Eyewitness and Other mitten Accounts

 

An important source of information on the period derived from the substantial number of published accounts on the period written by participants. These "memoir" materials were published in China and India in both Tibetan and Chinese languages. They range from books such as those written by Alo Chondze, Shenkawa, Kundeling, and Namseling to articles in journals/ magazines and collected volumes, such as the invaluable series Bod kyi lo rgyus rig gnas dpyad gzhi'i rgyu cha bdam bsgrigs pa (Selected Materials on the History and Culture of Tibet) and the Gsar brje'i dran tho (Revolutionary Memoirs).

 

Newspapers, Books, and Articles

 

Published magazine articles from China during this period were utilized via the Survey of Mainland China Press series. Newspapers from Western countries and India were also consulted, as was the Tibetan-language newspaper published in Kalimpong called Yul phyogs so so'i gsar gyur me long (the Mirror of World News, better known in English simply as the Tibetan Mirror). Books published in China and the West were, of course, also consulted. Many of these included some primary interview data or, on the Chinese side, government records otherwise unavailable to me. A set of the Bod Ijongs nyin re tshags pa (Tibet Daily Newspaper) from the 1950S was also utilized.

 

Consequently, despite the lack of full access to official governmental records, the primary information on which this study is based provides a level of detail and understanding not heretofore attainable.

 

CITATION CONVENTIONS

 

Throughout the book, square brackets are used for comments or clarifications that I have added. For example, in the following quotation:

 

[If this occurs] we absolutely will fight back militarily and contend for victory according to the principle of "reasonable, moderate and beneficial to us" (ch. youli youli youjie).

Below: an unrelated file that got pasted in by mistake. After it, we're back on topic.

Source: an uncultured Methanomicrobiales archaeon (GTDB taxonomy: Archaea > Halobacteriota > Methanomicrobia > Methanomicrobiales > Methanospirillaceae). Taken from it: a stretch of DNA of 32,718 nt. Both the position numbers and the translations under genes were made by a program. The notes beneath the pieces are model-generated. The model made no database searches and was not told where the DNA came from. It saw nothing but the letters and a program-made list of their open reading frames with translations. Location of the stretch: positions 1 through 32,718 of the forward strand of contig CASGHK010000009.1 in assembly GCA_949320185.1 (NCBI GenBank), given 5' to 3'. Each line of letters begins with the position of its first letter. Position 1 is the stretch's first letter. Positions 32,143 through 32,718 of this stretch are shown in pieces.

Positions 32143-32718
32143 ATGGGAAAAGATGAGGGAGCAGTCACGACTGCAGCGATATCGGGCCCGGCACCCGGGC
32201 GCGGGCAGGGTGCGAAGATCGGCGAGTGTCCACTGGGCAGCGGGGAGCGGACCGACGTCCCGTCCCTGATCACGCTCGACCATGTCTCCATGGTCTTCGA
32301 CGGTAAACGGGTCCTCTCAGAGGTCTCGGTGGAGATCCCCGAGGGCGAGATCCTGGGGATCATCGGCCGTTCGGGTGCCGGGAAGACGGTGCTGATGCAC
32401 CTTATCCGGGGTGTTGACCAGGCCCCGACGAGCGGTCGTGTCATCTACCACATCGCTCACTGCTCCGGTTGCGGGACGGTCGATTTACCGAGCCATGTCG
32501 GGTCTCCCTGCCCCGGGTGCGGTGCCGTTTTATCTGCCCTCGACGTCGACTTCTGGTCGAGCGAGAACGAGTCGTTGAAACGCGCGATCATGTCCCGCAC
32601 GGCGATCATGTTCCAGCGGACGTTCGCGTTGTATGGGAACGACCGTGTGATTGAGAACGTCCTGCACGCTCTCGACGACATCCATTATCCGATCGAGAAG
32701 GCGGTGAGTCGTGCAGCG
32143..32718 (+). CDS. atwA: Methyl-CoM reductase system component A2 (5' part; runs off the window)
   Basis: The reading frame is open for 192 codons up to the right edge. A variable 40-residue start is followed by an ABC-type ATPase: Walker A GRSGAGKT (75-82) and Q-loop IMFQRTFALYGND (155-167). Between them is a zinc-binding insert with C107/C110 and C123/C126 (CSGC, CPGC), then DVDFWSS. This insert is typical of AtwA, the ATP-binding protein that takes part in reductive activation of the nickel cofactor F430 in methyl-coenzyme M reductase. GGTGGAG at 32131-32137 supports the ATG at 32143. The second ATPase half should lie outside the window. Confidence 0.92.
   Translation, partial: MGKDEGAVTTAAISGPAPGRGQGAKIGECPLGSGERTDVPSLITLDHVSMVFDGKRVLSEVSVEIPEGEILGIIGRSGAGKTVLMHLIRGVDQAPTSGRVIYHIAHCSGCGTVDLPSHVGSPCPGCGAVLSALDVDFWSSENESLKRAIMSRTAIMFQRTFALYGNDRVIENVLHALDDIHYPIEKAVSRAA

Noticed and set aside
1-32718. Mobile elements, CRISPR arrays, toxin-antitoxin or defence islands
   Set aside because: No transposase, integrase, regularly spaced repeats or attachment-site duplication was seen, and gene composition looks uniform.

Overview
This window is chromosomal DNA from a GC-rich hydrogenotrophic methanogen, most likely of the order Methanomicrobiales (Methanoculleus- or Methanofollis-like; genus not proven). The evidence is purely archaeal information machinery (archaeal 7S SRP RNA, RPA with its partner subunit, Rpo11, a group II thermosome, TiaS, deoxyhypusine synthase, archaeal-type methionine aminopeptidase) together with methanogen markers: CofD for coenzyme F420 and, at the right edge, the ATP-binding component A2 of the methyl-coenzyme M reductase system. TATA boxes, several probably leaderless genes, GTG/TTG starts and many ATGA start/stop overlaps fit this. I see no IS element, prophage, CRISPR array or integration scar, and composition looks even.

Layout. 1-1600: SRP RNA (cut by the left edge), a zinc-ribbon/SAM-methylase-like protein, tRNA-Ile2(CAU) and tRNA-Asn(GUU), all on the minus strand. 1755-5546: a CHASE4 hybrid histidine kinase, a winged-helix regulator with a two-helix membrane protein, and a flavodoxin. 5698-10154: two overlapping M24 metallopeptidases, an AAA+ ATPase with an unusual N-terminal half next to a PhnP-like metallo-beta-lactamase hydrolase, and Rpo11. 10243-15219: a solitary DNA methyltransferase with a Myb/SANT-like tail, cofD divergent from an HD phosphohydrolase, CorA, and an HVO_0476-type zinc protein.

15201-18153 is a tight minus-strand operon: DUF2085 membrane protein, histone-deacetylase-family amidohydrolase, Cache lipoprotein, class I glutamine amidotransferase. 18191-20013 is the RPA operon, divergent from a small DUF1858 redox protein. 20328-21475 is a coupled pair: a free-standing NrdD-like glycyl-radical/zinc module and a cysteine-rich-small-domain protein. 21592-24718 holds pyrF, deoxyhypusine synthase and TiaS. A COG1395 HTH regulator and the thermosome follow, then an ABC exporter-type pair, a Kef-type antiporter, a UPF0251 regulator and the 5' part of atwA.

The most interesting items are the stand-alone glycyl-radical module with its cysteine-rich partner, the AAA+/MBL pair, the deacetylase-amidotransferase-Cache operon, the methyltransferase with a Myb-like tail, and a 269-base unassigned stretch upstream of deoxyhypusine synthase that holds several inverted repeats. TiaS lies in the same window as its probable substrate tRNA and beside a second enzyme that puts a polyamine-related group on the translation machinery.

In this quotation, I added "[If this occurs]" for clarification: By contrast, the words in parentheses "(eh. youli youli youjie)" represent the original Chinese phrase that was translated as "reasonable, moderate and beneficial to us."

 

Contents

 

 

LIST OF ILLUSTRATIOS

ix

 

PREFACE

Xi

 

ACKNOWLEDGMENTS

Xvii

 

NOTE ON ROMANIZATION

Xix

 

LIST OF ABBREVIATIONS

Xxi

 

GLOSSARY OF KEY PERSONS AND TERMS

Xxiii

 

Introduction: Tibetan Society on the Eve of Incorporation into China

1

 

PART ONE. THE ROAD TO A SINO-TIBETAN AGREEMENT

 

1.

Chinese Perspectives: Radio Beijing

19

2.

Tibetan Perspectives: Contacts with the Chinese Communists

41

3.

Tibet Appeals to the United Nations

59

4.

Negotiations with Beijing

82

5.

The United States Intervenes

114

6.

The Dalai Lama Returns to Lhasa

118

 

PART TWO. THE FIRST TWO YEARS: CONFRONTATION AND ADJUSTMENT

 

7.

Initial Contacts and Strategies

169

8.

The Advance PLA Force Arrives in Lhasa

206

9.

The Food Crisis

244

10.

The Panchen Lama and the People's Liberation Army

265

11.

First Steps toward Implementing the Seventeen-Point Agreement

301

12.

The Tibetan People's Association

314

13.

Turning to the Dalai Lama and Removing the Sitsab

341

14.

The Return of the Panchen Lama

385

 

PART THREE COOPERATION AND CHANGE

 

15.

Winds of Change

399

16.

Conflict within the Communist Party in Tibet

422

17.

Tibet's First Steps toward Socioeconomic Reform

454

18.

Events in India

464

19.

The Dalai Lama Goes to Beijing

478

20.

The Dalai Lama in Beijing

491

21.

The Return to Lhasa

523

22.